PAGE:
LJ (Lyrical Joe)

The one word title for LJ's 2018 debut project, Kill, belies its voluminous size, when one considers that it stretches to 25 songs, but it explains his stamina, dexterity, chest-beating, and gift for word play. He's ferocious on the trap heavy "Pressure" and pugilistic on "Bomaye." "5th August" is wordplay wizardry, taking cues from Eminem's "Rap God" and Kendrick Lamar's "Damn." On "Ghana Boy" he's mischievous, "these bitches think I'm Ghanaian," he says in an American accent, knowing he's Ghanaian. Rumoured to have started out as a reggae artist, his convincing turn as ragga-rapper shouldn't be surprising, as heard on "Murder." For 2019, 'brevity' and 'collaboration' seem to be LJ's keywords. His next project is an 8-track EP, all of which will paired with a video. Each song is said to feature 2 differents artists. Planned for a separate release is the third instalment of his freestyle series titled, 5th August III, (also his birthdate) which will coincide with his concert in Accra.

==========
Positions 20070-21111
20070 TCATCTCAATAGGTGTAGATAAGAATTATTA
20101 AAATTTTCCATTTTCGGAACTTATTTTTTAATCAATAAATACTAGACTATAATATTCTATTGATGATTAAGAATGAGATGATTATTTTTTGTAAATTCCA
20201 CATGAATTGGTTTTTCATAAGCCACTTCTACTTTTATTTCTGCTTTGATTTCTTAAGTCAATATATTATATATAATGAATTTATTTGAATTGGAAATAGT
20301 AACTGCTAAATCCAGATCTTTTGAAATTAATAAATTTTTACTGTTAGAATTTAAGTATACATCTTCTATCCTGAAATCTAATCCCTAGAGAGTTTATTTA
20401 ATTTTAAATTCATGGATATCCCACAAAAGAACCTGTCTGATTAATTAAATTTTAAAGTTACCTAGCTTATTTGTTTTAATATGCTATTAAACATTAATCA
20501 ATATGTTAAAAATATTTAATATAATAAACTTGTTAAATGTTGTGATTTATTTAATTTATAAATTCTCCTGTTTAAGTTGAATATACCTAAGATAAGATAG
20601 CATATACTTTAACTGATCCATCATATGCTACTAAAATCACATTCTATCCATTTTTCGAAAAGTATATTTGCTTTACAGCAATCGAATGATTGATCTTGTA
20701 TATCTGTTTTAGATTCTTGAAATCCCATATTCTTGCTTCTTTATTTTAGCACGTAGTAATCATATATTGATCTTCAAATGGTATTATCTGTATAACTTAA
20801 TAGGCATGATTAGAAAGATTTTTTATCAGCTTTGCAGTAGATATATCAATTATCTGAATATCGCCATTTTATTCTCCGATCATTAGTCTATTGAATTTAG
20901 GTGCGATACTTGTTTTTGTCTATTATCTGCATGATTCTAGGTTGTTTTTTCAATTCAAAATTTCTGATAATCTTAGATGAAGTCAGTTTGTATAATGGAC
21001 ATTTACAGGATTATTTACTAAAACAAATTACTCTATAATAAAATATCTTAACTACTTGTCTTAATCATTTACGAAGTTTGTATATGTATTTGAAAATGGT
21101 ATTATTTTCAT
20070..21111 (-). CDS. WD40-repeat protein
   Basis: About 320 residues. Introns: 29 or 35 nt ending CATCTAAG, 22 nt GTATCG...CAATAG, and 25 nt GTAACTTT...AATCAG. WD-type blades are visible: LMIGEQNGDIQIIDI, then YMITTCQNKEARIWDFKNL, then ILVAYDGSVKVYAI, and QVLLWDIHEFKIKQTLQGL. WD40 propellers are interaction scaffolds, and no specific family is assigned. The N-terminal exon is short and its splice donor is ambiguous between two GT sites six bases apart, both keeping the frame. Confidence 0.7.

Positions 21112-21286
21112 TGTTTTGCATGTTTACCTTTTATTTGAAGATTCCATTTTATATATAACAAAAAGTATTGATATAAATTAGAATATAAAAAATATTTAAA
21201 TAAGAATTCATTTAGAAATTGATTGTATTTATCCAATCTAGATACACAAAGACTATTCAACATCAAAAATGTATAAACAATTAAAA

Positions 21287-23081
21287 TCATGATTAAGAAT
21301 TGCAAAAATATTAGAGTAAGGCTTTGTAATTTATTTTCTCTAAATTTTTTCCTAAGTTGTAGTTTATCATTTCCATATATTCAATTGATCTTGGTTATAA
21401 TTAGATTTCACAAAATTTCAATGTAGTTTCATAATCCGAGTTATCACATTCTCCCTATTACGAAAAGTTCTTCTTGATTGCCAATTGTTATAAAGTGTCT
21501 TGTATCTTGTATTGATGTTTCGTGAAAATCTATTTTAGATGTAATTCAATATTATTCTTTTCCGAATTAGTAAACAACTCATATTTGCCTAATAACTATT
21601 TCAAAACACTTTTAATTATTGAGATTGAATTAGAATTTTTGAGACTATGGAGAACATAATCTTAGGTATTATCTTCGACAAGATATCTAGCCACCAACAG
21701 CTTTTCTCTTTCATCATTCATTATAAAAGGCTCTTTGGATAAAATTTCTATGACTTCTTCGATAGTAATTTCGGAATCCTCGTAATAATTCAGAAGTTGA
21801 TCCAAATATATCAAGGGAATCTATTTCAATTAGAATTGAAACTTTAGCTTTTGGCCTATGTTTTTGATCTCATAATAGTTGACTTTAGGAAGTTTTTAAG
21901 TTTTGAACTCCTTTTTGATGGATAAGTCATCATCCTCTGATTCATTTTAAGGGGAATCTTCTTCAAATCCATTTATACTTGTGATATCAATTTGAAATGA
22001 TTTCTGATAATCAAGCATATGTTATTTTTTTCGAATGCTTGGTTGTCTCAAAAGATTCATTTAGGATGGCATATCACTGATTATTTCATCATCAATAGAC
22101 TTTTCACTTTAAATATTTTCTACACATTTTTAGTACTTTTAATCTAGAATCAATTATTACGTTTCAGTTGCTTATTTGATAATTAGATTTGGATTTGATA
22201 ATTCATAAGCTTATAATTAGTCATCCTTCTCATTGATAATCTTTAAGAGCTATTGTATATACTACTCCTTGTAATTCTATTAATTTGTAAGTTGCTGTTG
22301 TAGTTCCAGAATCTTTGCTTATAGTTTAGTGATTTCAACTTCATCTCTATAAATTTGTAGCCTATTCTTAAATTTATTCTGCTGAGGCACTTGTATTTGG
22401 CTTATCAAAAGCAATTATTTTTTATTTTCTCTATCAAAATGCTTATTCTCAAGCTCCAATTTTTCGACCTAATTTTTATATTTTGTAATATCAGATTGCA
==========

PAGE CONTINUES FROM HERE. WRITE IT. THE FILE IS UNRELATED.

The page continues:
Tulenkey

A show-stopping verse on "Bibii Ba," which featured an all-star lineup of Ghana's top rap talents, identified Tulenkey as one to watch. The 10 songs that make up his debut EP 1/1 go a long way to crystalise the 22-year-old's reputation. Stand out single "Fvck Boys" is runaway hit and is unusually frank in its depiction of male slacker culture. Its clever and humorous bars, over insistent electric guitar, make for a refreshing amalgam of rap and highlife. Tulenkey is reportedly working on the follow up to 1/1 which is simply titled 1/1, 2.

Freda Rhymz

As much a battle rapper as she is a studio artist, Freda Rhymz is a force to reckon with. She's a convincing drill sergeant on "Jammin," a playful beef-baiter on "Jux Playing (Dreams Freestyle), as well as an effective pop rapper on "I Dey Go". Her growing list of official releases will culminate in her first EP this April and will feature the likes of King Promise, Joey B and Eno. To support the release, the promising rapper will embark on a seven city "High School Tour" that will include Kumasi, Cape Coast and Accra.

News Brief
Darkovibes in "Mike Tyson" (Youtube)

Watch Darkovibes & Runtown's New Video For 'Mike Tyson'

"Mike Tyson is a song for champions, pathfinders and trail blazers," Darkovibes' team says of the single and Accra-shot video.

A few months ago, Ghanaian artist and La Meme Gang member Darkovibes connected with Nigeria's Runtown for "Mike Tyson."